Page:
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New-look SA to harness growth, skirt Moody's rating cut

Jacob Zuma reluctantly resigned as the country’s president late on Wednesday on orders from the ruling African National Congress (ANC), bringing to an end nine scandal-plagued years in office.

Picture: EWN.

JOHANNESBURG - South Africa’s new leadership will need to be prudent and creative in managing the economy to avoid a credit rating downgrade, by raising taxes without suffocating a chance for growth, a Reuters poll found.

Jacob Zuma reluctantly resigned as the country’s president late on Wednesday on orders from the ruling African National Congress (ANC), bringing to an end nine scandal-plagued years in office.

Taken between 9 February and 14 in the days before Zuma stepped down, the poll published on Thursday concluded Pretoria was likely to dodge a downgrade in a review by ratings agency Moody’s due next month.

“If people believe it’s a Cyril Ramaphosa budget, I think they can just get away with it,” said Gina Schoeman, economist at Citi.

ANC chief whip Jackson Mthembu said parliament would elect Ramaphosa as the country’s new president at 2 pm.
Moody’s said in December that the election that month of Ramaphosa as the ruling ANC’s new leader opened up tentative prospects of a policy shift and rise in business confidence.

The poll suggested the treasury will need to weigh its options on raising tax revenue very carefully before implementing the budget, which is due on 21 February.

Economists were split on how new revenues should be raised - the most popular being an increase in income taxes, followed by higher value-added tax (VAT), the sale of non-core assets and taxes on specific goods.

Economists said a 2% VAT hike could be effective in wiping out the R50.8 billion revenue shortfall announced for the previous financial year in October.

But it ran the risk of adding a heavy financial burden to the daily lives of the poor, while any rise in income tax, especially at the upper end, needed to be modest enough to encourage compliance among the super-rich, economists said.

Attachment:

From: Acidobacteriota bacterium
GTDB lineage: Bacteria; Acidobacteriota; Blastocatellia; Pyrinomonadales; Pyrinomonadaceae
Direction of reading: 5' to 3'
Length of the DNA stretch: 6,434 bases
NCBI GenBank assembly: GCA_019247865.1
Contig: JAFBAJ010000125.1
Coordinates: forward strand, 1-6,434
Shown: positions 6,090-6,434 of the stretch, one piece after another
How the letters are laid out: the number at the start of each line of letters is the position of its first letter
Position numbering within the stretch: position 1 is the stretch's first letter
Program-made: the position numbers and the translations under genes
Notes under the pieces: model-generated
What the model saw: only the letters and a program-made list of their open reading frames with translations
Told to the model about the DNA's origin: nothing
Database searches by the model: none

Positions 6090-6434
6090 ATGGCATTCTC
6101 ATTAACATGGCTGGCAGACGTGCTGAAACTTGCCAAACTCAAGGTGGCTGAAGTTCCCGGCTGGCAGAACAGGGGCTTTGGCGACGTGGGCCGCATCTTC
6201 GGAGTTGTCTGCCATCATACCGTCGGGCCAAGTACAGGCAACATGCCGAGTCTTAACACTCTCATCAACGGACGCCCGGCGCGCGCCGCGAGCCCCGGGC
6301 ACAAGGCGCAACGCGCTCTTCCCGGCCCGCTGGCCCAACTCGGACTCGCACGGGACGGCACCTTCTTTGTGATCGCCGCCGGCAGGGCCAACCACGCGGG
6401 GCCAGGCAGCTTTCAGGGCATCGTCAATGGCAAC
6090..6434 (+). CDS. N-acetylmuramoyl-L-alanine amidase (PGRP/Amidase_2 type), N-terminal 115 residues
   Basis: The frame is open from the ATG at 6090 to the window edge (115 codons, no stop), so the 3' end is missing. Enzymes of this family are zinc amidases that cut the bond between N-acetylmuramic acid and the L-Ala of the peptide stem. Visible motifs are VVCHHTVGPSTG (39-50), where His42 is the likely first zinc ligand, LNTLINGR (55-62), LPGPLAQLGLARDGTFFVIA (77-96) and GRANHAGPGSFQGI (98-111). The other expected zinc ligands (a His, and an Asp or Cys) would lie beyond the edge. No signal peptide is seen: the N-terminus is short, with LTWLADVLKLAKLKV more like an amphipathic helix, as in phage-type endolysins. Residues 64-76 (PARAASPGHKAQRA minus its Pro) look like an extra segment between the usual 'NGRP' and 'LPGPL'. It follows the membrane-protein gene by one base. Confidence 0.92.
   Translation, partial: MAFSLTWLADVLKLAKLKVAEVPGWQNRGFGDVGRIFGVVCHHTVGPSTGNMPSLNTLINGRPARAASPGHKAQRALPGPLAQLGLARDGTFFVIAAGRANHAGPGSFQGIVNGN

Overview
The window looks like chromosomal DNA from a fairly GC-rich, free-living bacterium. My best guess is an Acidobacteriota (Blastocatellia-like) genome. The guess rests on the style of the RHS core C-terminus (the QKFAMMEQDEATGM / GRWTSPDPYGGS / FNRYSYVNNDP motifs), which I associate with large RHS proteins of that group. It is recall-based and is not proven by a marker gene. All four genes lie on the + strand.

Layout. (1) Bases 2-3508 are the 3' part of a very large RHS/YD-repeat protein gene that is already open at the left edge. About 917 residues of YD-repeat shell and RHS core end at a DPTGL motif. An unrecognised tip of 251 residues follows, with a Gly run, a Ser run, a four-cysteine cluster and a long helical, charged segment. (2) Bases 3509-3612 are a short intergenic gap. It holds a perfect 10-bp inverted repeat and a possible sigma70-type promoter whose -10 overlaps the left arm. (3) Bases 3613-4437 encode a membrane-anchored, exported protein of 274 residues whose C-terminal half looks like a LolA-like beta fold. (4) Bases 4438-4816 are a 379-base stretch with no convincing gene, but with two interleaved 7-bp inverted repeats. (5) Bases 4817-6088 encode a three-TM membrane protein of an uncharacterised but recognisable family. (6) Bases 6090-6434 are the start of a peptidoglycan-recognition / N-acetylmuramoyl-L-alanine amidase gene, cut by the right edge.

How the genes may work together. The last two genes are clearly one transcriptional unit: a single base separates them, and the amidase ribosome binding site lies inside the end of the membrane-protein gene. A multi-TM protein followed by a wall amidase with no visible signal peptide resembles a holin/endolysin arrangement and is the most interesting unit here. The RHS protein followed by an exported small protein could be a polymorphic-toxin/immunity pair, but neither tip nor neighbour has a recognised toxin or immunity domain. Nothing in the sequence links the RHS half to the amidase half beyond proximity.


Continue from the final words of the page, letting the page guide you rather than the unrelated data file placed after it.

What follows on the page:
“If you distribute the pain accordingly across the economy in different times and different ways, that type of creative thinking to revenue-raising is something the markets, bondholders and investors will likely take to,” said Citi’s Schoeman.

Still, economists expect the budget to project a deficit of 3.8% of GDP for the year starting in March, narrowing to 3.5% in the following year and further to 3.3% in the 2020/21 financial year.

“(The problem) is that you cannot push taxes too much because it can come back and bite you in the form of lower tax revenue, tax morality,” Schoeman added.

Inflation is expected to average 4.8% this year and 5.2% in 2019, below last month’s medians of 5.1% and 5.4%.
An easing of price pressures will give the central bank room to cut the repo rate by a quarter of a percent to 6.50% in May, the poll found.

It pegged economic growth at 1.4% this year and 1.7% next, a 0.1 percentage point rise from last month’s consensus.

“The bulk of that growth is a cyclical upturn, that comes from a greater margin of propensity to consume and invest,” said Schoeman, adding it was still early to accurately gauge business confidence levels.